An eccentric theosophical novel that marries bloody-pulp plotting to sentimental theologizing ‡ la The Celestine Prophecy....



An eccentric theosophical novel that marries bloody-pulp plotting to sentimental theologizing ‡ la The Celestine Prophecy. There's an audience? It's just getting started. Bradley will embark on a national tour and now has a film option, while his company, Mountaintop Entertainment, already has its head in the clouds for a December 1998 release. Meantime, this is one virtual eggnog of a novel, sliding from a Capraesque It's a Wonderful Life opening into the gray dismals of Paul Bowles's The Sheltering Sky into a trough of Madame Blavatsky's The Secret Doctrine, Maugham's The Razor's Edge, and a climax not so distant from Indiana Jones versus Nazi occultists as white magic fights black magic. Back in 1932, Haley Olsten, 22, the daughter of a Freemason in Boston who reads Bishop Leadbeater's Invisible Helpers for serious information about nature's troublesome fundamentals and angelic guidance for her mortal life, decides to accompany her best friend Ann to India, where Ann's fiancƒ Reginald, a British officer, has fallen ill and wants to marry quickly. Though a godsend in looks, with eyes that might melt steel, Haley is beset off and on by a seemingly genetic depression. In India, she loses her head over the extremely rich, philanthropic, high-bom Britisher David Hampton. But when David must leave her for three months on business, Haley is caught off-guard by a maharajah--a ""black"" magician who walls her up, then forcibly, sadistically addicts her to heroin. A ""good"" Indian next helps her to escape, but he himself falls into a tiger trap while Ann--after weeks spent wandering without food in the jungle and the desert--is rescued by J., a Hindu of the Secret Brotherhood. Haley devotes three years of her life to the company of J. as they roam to various Tibetan monasteries, getting theosophized like crazy. She's then sent to Berlin to fight Hitler's occultists in a head-to-head blowout. Fantastic. Awesome. Strangely compelling as goofy moments interrupt flying brain matter and other battle horrors.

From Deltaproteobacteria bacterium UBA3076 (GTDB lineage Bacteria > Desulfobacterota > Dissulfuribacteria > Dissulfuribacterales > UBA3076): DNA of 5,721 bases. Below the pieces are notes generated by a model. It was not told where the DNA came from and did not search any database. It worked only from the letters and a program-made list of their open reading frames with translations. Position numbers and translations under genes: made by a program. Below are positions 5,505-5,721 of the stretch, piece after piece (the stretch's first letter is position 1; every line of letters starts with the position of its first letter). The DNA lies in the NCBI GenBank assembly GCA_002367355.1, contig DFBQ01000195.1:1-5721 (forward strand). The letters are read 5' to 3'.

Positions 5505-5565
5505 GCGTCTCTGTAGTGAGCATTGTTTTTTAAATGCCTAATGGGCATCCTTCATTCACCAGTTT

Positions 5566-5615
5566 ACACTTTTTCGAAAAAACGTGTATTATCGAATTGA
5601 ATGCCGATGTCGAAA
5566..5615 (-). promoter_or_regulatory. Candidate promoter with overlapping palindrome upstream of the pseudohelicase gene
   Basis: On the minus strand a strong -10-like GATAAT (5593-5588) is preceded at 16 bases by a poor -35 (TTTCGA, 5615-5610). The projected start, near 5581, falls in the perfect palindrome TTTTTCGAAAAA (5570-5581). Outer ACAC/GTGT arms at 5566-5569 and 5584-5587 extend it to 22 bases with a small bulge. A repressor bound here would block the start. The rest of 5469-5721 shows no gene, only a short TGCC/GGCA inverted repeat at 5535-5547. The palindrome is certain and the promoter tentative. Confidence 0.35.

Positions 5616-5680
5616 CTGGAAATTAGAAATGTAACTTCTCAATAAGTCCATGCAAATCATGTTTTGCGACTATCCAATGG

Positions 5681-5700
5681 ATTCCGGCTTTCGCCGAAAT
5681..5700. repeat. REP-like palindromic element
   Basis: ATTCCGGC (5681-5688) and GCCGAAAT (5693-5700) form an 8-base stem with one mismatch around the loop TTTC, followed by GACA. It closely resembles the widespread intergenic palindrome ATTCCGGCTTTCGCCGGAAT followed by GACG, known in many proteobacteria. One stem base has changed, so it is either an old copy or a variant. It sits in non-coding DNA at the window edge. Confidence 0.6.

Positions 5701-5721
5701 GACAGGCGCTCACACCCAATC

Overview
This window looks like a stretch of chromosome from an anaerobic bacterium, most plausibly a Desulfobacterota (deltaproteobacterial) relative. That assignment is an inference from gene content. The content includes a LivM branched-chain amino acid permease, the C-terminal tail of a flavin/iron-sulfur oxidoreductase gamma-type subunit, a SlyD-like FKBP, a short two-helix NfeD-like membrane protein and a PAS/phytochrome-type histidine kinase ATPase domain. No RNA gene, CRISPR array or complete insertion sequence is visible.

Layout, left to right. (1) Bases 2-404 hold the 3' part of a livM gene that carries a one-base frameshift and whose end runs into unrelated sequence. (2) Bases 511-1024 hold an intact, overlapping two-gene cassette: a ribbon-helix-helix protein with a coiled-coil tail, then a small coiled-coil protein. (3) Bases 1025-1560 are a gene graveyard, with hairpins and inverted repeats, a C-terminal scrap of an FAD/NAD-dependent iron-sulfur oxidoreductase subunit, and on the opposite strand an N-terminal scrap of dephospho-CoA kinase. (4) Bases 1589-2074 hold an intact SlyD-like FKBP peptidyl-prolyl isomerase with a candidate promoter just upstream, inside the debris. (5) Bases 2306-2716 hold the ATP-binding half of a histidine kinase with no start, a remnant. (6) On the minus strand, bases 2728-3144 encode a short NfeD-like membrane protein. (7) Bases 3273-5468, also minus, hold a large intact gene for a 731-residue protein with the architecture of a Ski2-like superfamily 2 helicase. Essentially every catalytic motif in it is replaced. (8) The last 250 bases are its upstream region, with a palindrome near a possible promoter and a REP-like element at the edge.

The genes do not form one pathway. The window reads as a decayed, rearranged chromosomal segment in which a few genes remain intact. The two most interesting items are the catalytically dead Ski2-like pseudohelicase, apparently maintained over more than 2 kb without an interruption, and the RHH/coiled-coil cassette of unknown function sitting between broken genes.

Pub Date: Feb. 1, 1998


Page Count: 320

Publisher: Putnam

Review Posted Online: N/A

Kirkus Reviews Issue: Jan. 15, 1998

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